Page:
Silicon Valley Reinvents The Ball

Can an app-connected ball bring back physical play for a generation hooked on video games?

Admittedly, it sounds like some parody straight out of Silicon Valley. There’s a startup called PlayImpossible, and it has invented a ball. But not just any ball! The ball is connected to an app, naturally, because kids these days are all addicted to their smartphones, so how else do you get them to play ball besides by putting the experience into an app?


But doggonit–isn’t it an idea that sounds just crazy enough to work?

Founded by Brian Monnin, a serial entrepreneur most recently at Intel; Kevin Langdon, a technology specialist in health care wearables; and Gadi Amit, CEO of NewDealDesign (NDD)–the same firm behind the Fitbit–PlayImpossible is developing what it calls an “active gaming system.” It’s a line of sporting equipment that connects to software to promote what’s otherwise good old-fashioned play. “Truly in the pure sense of the word play. Without ulterior motives, programming balls, learning coding, being NFL prospects,” says Amit. “Just go back to pure fun. And the thing today is, kids see the digital domain as part of their fun.”

PlayImpossible’s first product, due in 2017 for an undisclosed price, is called the Gameball.

The Gameball is a fairly normal five-inch ball, constructed much like a small volleyball. There are no lights, speakers, or motors to speak of. “That’s the magic of it,” says Amit. “If you think about it, the history of the ball goes back maybe 10,000 years. It’s an object that’s central to our sports and leisure activity. That’s really unique. There aren’t objects like that. The biggest task for me as a designer was how not to defile the simplicity of that ball.”

So NDD made the technology end invisible. Inside the ball lives a sensor suite and a Bluetooth chip, and with this hardware, the ball can measure speed, altitude, and spin, all of which is sent back to the Gameball app. As of now, the app has about 10 games, though PlayImpossible plans to both add more and open up the API to the Gameball itself, so anyone could build an app for the hardware.

The games are designed for groups of just a few kids playing in relatively close proximity, like hot potato. Since the ball has no feedback mechanisms of its own, sounds and scores play through a nearby tablet or phone. Crucially, however, you don’t really need to check the screen during play. For the most part, the digital end serves like an automated score keeper, giving stats on who bounced the ball the highest, or managed to generate the most spin–all while letting kids get immersed in the analog world of play. There’s even a free-play mode that will record stats without any rules, with the understanding that a child playing with a ball will be perfectly inventive in her own right.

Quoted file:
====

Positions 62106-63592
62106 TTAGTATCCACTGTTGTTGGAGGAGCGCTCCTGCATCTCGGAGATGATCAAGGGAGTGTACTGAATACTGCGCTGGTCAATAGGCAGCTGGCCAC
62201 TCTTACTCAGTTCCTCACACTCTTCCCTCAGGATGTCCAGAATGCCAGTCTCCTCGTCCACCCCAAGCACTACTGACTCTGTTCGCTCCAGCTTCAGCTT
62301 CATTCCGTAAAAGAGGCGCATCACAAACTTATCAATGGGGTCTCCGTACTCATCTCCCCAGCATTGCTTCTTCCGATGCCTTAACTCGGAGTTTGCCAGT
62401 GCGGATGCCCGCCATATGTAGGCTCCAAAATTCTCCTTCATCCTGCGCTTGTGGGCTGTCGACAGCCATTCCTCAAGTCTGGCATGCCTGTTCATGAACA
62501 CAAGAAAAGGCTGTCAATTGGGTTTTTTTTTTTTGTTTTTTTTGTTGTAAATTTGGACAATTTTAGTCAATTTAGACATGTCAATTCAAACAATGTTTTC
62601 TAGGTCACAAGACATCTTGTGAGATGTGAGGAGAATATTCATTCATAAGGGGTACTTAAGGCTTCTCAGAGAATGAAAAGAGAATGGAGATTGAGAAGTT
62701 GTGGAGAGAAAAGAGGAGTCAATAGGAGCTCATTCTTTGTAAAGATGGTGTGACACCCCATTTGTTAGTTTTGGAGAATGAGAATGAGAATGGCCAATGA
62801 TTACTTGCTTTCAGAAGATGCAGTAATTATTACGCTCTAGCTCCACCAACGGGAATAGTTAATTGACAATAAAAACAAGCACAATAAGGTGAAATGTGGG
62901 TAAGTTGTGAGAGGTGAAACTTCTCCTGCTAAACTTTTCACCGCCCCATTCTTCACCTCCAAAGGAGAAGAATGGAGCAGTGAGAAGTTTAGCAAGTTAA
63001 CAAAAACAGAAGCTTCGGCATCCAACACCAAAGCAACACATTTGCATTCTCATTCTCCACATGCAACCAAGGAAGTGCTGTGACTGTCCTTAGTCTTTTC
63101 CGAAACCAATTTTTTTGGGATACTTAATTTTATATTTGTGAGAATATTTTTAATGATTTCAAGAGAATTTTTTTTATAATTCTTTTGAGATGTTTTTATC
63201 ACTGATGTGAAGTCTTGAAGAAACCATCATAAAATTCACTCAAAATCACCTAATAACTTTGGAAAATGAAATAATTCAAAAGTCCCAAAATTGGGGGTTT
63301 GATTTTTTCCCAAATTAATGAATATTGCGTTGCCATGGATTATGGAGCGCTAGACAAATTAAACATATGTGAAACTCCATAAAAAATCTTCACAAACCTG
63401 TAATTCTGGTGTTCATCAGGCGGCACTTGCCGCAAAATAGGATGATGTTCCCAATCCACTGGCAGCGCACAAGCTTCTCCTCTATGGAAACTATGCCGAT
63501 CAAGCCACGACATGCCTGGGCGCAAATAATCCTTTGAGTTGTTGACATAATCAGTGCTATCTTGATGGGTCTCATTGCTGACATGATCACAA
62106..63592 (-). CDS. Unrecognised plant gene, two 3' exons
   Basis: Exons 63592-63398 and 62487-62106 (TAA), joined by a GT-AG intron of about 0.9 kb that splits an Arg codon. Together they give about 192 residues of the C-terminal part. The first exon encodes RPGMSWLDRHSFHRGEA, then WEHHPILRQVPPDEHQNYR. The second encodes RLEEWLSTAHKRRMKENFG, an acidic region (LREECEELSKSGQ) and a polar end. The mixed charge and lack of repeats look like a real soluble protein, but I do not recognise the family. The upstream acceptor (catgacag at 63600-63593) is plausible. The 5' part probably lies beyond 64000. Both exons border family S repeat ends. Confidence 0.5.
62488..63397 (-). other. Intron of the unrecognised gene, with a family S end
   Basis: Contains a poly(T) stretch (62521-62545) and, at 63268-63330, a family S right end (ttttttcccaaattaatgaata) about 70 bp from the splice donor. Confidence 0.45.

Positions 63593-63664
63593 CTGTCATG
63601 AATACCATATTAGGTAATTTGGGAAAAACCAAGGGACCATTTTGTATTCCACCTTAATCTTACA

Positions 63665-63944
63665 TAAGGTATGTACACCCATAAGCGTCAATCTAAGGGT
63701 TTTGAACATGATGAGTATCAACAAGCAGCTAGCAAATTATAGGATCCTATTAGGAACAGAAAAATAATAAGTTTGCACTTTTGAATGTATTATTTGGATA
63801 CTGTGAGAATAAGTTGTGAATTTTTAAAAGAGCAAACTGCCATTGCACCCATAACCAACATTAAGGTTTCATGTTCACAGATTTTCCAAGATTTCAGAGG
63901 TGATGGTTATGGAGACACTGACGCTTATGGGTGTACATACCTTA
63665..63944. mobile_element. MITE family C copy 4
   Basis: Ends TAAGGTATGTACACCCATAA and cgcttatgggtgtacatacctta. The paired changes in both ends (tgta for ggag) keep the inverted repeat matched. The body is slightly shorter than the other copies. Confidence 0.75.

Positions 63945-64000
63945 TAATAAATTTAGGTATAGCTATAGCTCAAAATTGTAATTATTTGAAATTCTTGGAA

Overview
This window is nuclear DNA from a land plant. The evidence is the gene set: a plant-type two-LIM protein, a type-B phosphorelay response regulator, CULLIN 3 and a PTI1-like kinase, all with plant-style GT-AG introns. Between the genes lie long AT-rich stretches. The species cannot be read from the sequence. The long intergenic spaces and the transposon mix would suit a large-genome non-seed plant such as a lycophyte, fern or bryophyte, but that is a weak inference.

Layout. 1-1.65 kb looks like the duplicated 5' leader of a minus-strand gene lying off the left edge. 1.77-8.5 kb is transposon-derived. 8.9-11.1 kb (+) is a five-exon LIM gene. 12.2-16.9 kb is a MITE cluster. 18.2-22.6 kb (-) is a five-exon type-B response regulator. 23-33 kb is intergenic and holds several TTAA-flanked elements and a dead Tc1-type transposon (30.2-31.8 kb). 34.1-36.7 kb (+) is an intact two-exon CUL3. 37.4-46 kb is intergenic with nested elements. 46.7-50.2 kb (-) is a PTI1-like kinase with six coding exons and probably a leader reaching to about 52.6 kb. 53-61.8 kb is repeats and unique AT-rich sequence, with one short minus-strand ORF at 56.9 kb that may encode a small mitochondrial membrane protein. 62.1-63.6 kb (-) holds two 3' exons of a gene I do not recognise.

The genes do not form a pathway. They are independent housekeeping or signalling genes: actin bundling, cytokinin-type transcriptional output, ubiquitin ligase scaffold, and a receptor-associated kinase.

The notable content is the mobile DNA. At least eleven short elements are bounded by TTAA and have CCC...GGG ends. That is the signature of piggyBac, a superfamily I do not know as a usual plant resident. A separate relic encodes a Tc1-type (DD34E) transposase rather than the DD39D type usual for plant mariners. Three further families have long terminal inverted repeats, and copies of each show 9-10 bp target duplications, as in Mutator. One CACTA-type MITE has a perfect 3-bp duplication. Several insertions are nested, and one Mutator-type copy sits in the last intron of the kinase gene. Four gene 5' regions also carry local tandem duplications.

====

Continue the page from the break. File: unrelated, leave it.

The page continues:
“We resisted the urge to make it too educational, or too competitive, and the notion is really to reintroduce play in a very enticing physical and digital way,” says Amit. “We feel this is the right interaction, the digital domain is there, but it’s not imposing.”

The ball also attempts to bridge the physical-digital divide in its UI. While you can set up game modes on the phone, you can also spin and tap the ball itself to set up a game. Even how often and quickly the ball charges was a consideration: Gameball is one of the few gadgets to use a supercapacitor for energy storage, allowing it to charge for 1.5 to 2 hours of play in just 15 seconds. A wand–which looks a lot like a ball pump–charges the ball up to 100 times from its AA power source. “We just wanted it to be as natural as getting a sip of water,” says Monnin of this brief break between games. “It’s a small thing you need to do to keep playing and enjoying yourself.”

While the Gameball isn’t available for pre-order just yet, you can invest in the company itself on Indiegogo. Play Possible has raised about $1 million from investors to date, but it’s also one of the earliest campaigns under new crowdfunding regulations that allow you to not just purchase a product, but to invest in a company’s futures with potential for real return. Given that investments start at as little as $100, PlayImpossible isn’t really viewing the Indiegogo campaign as a major source of revenue. But the company does appreciate that a fan who has real stake in the company might be the best fan they could ask for.

“We want to introduce a new consumer brand, and we need advocates–bullhorns advocates,” says Monnin. “We’re thrilled with getting extra runway–$70,000 with 80 investors I didn’t have to fly around the country to go meet–but more importantly, it’s an introduction to someone who is like-minded. So we expect them to be great ambassadors for us, along with our mutual goal for fun and profit.”


About the author

Mark Wilson is a senior writer at Fast Company. He started, a simple way to give back every day.